A Connecticut water supply company is showing commitment to protecting the environment through a not-for-profit rain collection program.
Each year, Aquarion Water Company runs the campaign. Customers across the state can take home a barrel to help conserve water and reduce bills.
With one of the barrels loaded up in the back of the car, there is no need to wish the rain away for Aquarion customers.
“I think every little bit helps,” Emily Hart, a Simsbury resident picking up barrels, said.
“We've got to try to conserve it as best we can, all the time,” Mike Esposito, another Aquarion customer, said.
That is what the rain barrel campaign aims to do.
“It's a natural resource, one that's limited and scarce in many parts of the world. And it's important that everybody does their part in terms of conserving water,” George Logan, Aquarion Water Company director of community relations, said.
The public water supply company has been selling the barrels for rain collection to customers for about a decade. People can sign up online to buy a 60-gallon upcycled barrel for $75 dollars apiece, then set it up at home to gather rainwater for lawns and gardens.
“Folks can just put this out in their backyard, it will collect water on its own. Also some folks connect it to the downspouts on the side of the house from the gutters,” Logan said. “Other folks have connected these rain barrels in series, so you could put one rain barrel connected to another.”
Aquarion runs the program at-cost, without making a profit. Each year, just like the water collected in the barrels, demand is increasing.
“This year alone, we've sold over 700 rain barrels, which is three times the amount that we sold last year alone,” Logan said.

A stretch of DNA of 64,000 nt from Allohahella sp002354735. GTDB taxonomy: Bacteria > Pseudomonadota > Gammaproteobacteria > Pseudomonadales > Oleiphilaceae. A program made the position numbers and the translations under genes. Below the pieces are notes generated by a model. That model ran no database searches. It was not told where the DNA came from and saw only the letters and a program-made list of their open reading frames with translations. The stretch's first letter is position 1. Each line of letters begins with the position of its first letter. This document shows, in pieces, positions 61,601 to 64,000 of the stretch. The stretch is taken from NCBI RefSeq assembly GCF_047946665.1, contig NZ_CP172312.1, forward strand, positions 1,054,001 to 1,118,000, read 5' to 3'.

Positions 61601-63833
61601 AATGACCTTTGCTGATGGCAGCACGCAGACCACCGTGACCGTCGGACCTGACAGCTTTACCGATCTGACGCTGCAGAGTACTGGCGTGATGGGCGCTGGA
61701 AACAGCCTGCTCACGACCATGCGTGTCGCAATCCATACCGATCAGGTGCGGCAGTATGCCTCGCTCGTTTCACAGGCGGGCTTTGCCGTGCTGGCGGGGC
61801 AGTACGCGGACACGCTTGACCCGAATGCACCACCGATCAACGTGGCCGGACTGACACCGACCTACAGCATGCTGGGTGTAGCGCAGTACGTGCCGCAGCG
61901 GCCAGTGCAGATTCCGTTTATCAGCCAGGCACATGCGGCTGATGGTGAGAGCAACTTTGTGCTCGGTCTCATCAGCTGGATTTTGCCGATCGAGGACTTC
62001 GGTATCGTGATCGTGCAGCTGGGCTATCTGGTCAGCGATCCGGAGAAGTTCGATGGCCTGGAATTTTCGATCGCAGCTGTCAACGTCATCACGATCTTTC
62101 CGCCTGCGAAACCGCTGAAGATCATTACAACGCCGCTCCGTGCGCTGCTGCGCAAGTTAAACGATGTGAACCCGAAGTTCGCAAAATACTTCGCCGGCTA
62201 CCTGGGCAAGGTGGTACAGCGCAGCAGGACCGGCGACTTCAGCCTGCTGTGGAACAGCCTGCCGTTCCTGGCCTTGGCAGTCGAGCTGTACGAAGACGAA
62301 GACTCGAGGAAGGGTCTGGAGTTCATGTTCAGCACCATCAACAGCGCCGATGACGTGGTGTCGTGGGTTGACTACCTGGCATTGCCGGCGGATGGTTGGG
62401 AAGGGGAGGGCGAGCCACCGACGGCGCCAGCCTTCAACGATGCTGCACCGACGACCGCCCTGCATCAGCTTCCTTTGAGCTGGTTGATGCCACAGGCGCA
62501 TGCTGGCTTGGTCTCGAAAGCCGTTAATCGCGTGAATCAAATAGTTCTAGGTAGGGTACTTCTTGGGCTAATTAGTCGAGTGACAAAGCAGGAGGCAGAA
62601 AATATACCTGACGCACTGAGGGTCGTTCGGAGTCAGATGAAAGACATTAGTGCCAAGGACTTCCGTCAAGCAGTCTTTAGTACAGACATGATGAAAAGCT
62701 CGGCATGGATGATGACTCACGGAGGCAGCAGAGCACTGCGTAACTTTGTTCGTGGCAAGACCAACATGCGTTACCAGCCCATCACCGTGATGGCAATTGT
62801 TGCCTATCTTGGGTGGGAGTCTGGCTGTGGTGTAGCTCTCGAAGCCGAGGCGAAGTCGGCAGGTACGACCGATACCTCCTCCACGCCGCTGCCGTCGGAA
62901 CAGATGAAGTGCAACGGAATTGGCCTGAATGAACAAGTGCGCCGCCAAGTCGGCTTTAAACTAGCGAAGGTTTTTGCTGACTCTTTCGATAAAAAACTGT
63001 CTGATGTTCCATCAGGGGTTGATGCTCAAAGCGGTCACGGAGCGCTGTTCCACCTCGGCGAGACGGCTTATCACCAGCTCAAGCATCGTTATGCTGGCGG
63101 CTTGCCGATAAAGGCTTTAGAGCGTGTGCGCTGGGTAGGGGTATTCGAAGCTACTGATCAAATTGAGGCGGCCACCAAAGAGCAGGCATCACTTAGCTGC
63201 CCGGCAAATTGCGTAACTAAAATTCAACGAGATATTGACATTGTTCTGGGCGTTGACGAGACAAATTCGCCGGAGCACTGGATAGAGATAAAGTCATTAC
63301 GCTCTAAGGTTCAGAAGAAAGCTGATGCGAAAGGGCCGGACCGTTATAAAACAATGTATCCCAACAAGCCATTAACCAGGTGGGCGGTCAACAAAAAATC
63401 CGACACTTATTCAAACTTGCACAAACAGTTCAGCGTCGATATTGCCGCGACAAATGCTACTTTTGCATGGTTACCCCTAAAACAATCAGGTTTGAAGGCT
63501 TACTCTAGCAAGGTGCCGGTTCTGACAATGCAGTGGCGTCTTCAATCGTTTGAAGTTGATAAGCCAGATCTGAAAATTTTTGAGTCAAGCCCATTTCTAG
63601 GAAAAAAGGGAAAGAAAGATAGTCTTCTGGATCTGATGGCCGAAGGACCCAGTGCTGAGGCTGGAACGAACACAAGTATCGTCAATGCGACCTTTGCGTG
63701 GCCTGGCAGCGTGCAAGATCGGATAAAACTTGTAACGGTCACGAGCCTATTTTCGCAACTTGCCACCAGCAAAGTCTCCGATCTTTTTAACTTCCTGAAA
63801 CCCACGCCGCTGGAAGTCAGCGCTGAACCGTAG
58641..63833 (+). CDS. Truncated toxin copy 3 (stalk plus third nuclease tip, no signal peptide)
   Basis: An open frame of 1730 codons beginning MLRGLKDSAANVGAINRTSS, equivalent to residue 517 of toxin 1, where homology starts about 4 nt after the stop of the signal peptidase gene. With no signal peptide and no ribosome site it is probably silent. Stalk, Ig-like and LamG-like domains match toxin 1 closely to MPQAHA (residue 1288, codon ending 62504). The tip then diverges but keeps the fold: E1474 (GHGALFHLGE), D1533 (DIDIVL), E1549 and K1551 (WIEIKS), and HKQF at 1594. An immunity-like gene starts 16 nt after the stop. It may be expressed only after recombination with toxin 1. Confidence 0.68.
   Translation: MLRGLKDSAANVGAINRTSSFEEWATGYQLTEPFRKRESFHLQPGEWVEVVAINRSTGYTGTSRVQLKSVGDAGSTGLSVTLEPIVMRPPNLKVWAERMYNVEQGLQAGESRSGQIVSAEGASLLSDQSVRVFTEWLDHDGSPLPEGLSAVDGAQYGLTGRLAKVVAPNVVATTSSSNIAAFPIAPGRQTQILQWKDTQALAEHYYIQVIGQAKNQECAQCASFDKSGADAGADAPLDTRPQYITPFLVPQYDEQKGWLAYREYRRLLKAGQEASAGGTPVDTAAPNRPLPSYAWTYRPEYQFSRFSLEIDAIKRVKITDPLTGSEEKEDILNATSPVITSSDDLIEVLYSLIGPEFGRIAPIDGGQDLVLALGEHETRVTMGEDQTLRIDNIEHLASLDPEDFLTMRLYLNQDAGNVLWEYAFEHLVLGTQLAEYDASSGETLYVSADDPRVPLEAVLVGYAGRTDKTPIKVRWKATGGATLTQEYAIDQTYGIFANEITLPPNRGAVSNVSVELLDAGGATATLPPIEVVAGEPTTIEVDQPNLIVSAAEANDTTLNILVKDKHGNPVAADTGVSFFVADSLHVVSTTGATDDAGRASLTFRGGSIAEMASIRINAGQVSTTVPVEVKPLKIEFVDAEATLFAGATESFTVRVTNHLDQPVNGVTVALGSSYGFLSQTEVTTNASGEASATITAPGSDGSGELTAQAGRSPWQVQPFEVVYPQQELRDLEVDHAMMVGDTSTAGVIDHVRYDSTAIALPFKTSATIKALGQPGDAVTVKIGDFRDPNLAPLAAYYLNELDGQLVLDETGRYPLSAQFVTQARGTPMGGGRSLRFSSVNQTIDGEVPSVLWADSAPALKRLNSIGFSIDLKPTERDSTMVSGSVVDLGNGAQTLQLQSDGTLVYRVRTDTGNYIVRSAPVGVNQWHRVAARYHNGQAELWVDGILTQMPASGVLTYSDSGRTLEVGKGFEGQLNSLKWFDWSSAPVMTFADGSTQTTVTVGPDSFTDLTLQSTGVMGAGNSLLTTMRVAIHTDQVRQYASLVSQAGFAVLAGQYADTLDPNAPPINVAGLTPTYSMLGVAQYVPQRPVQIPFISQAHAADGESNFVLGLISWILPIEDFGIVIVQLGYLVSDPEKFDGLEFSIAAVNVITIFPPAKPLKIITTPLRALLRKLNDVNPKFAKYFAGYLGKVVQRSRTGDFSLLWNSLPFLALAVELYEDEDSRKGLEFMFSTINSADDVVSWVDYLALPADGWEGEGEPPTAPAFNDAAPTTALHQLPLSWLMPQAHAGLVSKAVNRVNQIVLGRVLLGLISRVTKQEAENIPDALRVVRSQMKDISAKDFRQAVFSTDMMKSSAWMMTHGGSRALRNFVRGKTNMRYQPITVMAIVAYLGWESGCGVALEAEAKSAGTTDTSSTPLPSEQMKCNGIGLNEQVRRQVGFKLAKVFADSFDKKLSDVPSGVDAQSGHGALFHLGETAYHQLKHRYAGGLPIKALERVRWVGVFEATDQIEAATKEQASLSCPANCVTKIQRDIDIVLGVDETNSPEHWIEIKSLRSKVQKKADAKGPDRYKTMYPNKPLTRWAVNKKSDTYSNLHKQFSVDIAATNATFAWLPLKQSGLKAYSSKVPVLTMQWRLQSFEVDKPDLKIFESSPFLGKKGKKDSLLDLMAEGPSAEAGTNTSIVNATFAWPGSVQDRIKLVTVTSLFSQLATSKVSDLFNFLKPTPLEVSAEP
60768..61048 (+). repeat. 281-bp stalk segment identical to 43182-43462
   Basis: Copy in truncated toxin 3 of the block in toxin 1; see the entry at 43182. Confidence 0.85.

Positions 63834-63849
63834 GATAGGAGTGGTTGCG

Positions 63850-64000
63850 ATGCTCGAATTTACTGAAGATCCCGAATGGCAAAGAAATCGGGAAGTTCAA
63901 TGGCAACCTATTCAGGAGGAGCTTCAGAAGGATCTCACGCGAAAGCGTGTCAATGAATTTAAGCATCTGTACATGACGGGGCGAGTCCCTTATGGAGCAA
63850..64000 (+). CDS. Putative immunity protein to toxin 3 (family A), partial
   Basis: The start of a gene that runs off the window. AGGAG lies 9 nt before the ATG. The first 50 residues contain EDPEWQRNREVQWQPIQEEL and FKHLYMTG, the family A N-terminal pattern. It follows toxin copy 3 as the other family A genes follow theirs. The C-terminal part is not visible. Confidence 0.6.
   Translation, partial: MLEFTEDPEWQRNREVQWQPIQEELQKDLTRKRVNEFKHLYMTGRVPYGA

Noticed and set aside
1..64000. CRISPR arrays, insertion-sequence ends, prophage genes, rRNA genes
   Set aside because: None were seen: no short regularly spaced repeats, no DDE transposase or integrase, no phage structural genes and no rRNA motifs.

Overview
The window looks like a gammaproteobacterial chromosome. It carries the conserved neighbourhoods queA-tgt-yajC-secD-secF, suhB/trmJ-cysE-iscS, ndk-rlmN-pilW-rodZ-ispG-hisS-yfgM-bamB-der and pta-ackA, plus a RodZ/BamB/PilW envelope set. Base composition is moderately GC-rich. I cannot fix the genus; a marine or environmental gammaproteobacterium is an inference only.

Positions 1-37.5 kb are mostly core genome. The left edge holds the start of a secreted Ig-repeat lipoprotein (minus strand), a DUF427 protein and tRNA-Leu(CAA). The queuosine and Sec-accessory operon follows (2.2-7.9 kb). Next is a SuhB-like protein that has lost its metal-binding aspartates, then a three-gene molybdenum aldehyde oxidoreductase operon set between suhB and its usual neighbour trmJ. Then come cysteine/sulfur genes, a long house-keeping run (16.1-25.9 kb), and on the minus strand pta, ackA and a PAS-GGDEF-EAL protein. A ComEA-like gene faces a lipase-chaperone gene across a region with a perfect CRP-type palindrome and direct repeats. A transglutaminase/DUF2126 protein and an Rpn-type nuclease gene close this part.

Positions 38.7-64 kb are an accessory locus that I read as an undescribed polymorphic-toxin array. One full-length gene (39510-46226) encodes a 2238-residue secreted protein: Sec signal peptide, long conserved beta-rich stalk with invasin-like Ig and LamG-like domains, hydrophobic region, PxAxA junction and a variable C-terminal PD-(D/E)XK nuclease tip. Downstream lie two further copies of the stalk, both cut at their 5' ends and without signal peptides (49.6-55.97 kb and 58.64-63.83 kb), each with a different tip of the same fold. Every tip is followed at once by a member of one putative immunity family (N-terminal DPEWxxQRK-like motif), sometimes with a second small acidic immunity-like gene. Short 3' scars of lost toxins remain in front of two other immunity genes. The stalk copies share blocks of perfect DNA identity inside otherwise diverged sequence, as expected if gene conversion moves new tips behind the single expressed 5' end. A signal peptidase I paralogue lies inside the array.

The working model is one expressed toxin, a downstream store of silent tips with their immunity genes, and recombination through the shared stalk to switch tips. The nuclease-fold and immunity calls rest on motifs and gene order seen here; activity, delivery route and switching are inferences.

All of those households conserving water adds up.
“To give you an idea, a 1,000 square-foot roof, a quarter inch of rain will be over 600 gallons of water. So there's a lot of water that comes off of every roof,” Sharon England, owner of Sky Juice Rain Barrels, said.
Even the barrels themselves are a story of recycling and reusing.
“All of these come from Greece,” England said. “They had green peppers, olives, olive oil in them. And we repurpose them, we clean them and make them into rain barrels.”
Sky Juice Rain Barrels provides the drums, made durable to stand the test of time.
“I’m still using my original barrel from 2000,” England said.
Customers going through the pickup line have different plans for the water saved.
“We have a little garden and we think it's going to come in hand,” Esposito said.
“I have ducks and chickens, and I might use it to give them water to drink,” Hart said.
The program aims to not only reduce bills, but also the toll of water use on the environment.
“People want to be a part of the solution,” Logan said. “When we take a look at climate change and all the effects that it's having on our lives, this is one simple way to help out in the cause and conserve water.”
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